Very slow software RAID5/LVM array - which drive is dying?
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Very slow software RAID5/LVM array - which drive is dying?
I have an Ubuntu 10.04 system which is used as a file-server, primarily for storing video. The setup combines two RAID5 arrays joined in an LVM (details below).
It's served me very well in the past, with decent enough performance for my use (around 150-200MB/s sequential reads for example). All I really ask of it is to be able to stream HD video, which shouldn't be too onerous.
As I say, the setup used to work absolutely fine but it now grinds to a halt (i.e. <1MB/s reads, 100ms+ seek times, ...) sometimes - even with no load on the system. I strongly suspect one of the hard drives is on its way out, but can't tell which one. I've looked at the drives in system monitor and they all look healthy - SMART reports them all as having either no bad sectors or 1/2 bad sectors. I've run transfer tests on each individual drive and they're perfectly fast. The problem is that the issue is intermittent - when I run a test over a particular drive it's fine more often than not.
Thanks for the reply. I'm hoping there's a better way though; swapping out a drive and rebuilding the array will take a very long time (especially with the array running slow). Rebuilds take several hours to complete and I'd need to do that 6 times.
I might try moving the drives between controllers, and swapping cables out thought - that would be quicker...
I've run a long smart test on each of the 7 drives (that's the 6 drives in the array, plus the OS boot drive) - run as "sudo smartctl --test=long <device>". All tests have passed - I've attached the full SMART data for all of them below - that's the output of "sudo smartctl --al <device>".
Any ideas? I'm wondering whether something else might be causing the array to be slowing down, but can't think what that might be. In terms of the drives, what's a sensible upper limit for the temperature they should run at? Some of them are just over 50 celsius, I don't know whether that's reasonable.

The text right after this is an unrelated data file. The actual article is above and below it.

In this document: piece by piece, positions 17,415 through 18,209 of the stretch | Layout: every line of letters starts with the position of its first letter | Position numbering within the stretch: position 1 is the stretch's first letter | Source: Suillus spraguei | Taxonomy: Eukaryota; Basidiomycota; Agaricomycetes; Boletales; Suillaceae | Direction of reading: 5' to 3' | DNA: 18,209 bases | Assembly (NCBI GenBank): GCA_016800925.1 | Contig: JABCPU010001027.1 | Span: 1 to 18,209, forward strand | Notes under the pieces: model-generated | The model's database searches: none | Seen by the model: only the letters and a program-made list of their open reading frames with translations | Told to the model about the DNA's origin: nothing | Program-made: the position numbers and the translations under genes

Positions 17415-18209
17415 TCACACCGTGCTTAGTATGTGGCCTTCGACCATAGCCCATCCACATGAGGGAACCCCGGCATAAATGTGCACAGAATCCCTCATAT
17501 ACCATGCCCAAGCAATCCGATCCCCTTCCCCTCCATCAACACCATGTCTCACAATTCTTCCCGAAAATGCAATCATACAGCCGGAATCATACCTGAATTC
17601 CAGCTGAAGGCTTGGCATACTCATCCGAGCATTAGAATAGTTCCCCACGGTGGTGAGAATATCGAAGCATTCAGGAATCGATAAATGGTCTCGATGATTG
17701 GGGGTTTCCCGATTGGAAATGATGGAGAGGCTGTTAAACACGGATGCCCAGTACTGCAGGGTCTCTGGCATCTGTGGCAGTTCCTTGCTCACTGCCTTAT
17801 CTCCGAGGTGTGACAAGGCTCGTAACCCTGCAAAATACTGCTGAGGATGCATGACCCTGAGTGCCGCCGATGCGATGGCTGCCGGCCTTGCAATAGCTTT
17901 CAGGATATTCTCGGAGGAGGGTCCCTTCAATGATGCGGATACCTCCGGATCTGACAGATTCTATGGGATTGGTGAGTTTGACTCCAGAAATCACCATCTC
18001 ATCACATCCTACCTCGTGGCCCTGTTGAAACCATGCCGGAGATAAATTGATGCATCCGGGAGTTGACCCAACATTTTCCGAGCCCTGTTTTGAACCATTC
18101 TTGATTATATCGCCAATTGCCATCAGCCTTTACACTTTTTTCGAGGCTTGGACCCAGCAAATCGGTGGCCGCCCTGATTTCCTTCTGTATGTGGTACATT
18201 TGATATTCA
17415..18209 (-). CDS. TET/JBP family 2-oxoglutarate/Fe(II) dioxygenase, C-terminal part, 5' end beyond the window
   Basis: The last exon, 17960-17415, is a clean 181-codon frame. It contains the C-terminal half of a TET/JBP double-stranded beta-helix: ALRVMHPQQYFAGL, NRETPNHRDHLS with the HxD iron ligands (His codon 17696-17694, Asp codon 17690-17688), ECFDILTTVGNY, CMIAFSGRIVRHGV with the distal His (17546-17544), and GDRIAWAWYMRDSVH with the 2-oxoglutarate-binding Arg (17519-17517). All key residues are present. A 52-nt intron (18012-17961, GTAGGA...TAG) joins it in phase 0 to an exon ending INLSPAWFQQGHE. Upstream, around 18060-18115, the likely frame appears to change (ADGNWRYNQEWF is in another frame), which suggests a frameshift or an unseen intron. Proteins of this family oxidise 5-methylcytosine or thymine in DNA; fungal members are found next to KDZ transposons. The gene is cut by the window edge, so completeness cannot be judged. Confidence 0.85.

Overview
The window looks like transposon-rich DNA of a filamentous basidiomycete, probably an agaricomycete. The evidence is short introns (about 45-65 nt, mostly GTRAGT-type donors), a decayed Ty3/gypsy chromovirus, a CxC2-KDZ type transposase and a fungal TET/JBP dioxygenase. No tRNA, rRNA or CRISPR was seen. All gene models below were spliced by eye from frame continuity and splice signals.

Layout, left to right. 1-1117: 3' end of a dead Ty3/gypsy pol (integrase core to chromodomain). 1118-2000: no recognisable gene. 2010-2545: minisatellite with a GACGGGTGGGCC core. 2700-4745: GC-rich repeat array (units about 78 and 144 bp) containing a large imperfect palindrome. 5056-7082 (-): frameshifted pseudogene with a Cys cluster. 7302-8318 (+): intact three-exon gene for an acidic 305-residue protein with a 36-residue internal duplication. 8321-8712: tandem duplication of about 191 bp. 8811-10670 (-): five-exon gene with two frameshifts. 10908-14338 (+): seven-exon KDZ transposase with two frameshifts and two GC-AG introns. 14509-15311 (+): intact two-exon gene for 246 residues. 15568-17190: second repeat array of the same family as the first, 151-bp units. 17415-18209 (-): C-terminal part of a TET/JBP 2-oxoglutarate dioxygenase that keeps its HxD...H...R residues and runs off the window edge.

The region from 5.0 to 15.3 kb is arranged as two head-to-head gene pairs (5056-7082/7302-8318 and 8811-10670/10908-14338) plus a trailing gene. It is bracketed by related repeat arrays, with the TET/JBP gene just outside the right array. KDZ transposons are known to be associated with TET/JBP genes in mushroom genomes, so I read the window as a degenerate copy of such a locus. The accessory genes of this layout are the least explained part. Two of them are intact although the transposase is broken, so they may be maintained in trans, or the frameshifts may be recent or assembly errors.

These two did overheat. However, all the other attributes are normal, and all the smart long tests passed.
This means that no drives are failing, but I would add some more fans.
Did you update recently or change anything on this system ? Maybe it was a bad update, or something changed to cause this ...
Maybe check the logs for anything suspicious, /var/log/ messages syslog.
Also check the cables.
Thanks for the help - I'll look at adding more fans to the case.
I haven't changed anything recently (other than installing standard security updates for Ubuntu). It's possible that the case has gathered some dust over time - I'll clean the filters for the case fans and see if I can blow some dust out of the case. What's a safe temperature for drives to operate at?
As an when I get new drives I'll try to get some 5400rpm ones rather than 7200rpm as they should run a little cooler.
Having given it a good clean and rerouted some cables for better airflow, the drive temperature is now a little lower (46C for those two drives). However that doesn't seem to have helped - I'm still seeing poor performance with occasional long waits for access.
One thing which has now occured to me though is file fragmentation. Many of the files here have been downloaded by Bittorrent, and when upgrading from Ubuntu 8.04 to 10.04 recently, I changed Bittorrent client from Vuze to Transmission (the default Ubuntu client). One change is that Vuze allocates the entire file on disk prior to starting the download, whereas Transmission allocates it incrementally while downloading.
I suspect that it's resulting in some very fragmented files, which is making access very slow. Picking a recently-downloaded 50MB file at random, filefrag reports it has 1399 extents which seems very poor to me (the array isn't very full: 600GB free out of 2.9TB). Picking an old 350MB file shows a more reasonable 39 extents.
A quick Google shows this bug report/discussion relating to precisely this issue: https://trac.transmissionbt.com/ticket/849. I'll set the option in Transmission to preallocate files, and see if that helps. I suspect the RAID/LVM setup I have exacerbates the problem (having two bits of the same drive in the same logical volume). This is an EXT3 filesystem - I wonder whether EXT4 would have helped at all...
Anyway, thanks for the help - hopefully I have what I need now.